There are two important factors shaping your federal IT market right now. The first is based on discussions with several contractors who can’t understand why their businesses aren’t growing. The second reveals what may be on your customers’ mind. Both are important to understand, and be prepared to address, in order to be successful right now.
Intelligence: More companies than you’d think approach federal business with no firm idea of which agencies might be the best matches for their solutions, whether those agencies have money for those solutions, and if they do, how those agencies will procure the solutions. It is mind-blowing, but true, that countless companies approach a conservative federal market with a piecemeal approach based on the presumption that “We have the best widget, and the feds don’t even know they need it.”
Right. They don’t. They haven’t planned for it, haven’t budgeted for it and have other things in the queue to purchase. Your new solution is viewed as a “risk.” Most feds don’t want to be the first to try the “new toy,” especially if they’re expecting new bosses soon. Your solution may save time and money, but, unless you can show how it actually fits within their current overall IT and acquisition frameworks, you’ll face an uphill battle.
The bottom line is to invest at least some resources into market intelligence. Your firm will have a more targeted approach, spend less time spinning its wheels, and close more business. On those occasions where you meet a customer who is ready to take a chance on something else, you’ll already have established a relationship that lowers their risk and gives them a reason to trust you with something new.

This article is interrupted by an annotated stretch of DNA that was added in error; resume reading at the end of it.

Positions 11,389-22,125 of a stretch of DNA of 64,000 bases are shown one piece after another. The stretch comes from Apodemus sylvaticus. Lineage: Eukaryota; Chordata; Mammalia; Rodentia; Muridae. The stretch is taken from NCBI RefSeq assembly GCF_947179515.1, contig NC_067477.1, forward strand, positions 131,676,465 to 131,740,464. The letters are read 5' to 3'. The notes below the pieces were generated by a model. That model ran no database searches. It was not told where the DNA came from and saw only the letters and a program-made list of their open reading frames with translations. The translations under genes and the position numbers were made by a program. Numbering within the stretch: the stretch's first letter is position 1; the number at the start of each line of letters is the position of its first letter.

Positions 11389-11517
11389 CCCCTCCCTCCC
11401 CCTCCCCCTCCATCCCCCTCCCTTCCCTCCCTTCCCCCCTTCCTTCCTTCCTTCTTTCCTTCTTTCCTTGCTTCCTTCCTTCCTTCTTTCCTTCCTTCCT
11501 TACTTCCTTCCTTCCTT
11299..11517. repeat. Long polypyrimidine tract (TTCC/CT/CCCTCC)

Fear Factor: A recent Federal News Radio poll found that 77% of federal agency respondents believe that budget cuts proposed by the Trump Administration for civilian agencies already have had a “significant or moderate” impact on morale. University of Maryland professor Paul Hanges commented that the survey results indicate that feds run the risk of “…becoming more narrow-minded in their approach to their work. They’re less creative, they tend not to take risks … we see that productivity starts to drop early on.” This is the case even before cuts are made and can have much the same effect even if proposed cuts end up not being implemented.
It’s a big government, and not all federal customers are gun-shy. Still, the survey and analysis further support the premise that the current federal market is more risk averse than not. It also may be difficult for contractors to get the attention of their customers right now, if those customers are distracted about not just what the cuts could mean for them professionally, but also whether cuts could lead to RIF’s or furloughs that would have a personal impact.
When you are in front of federal customers, make sure they understand why your solution – and you – are reliable and cost effective. Remember that “state of the market” may have an edge over “state of the art.” Also emphasize just how easy it is to buy your solution and make sure you communicate your track record of federal market commitment.
Whether it’s the federal, state, or local government market, the companies that take the time to understand the current conditions of their target areas are the ones who have the best results. Make sure you understand the two current factors here and how your business can work with them and still succeed.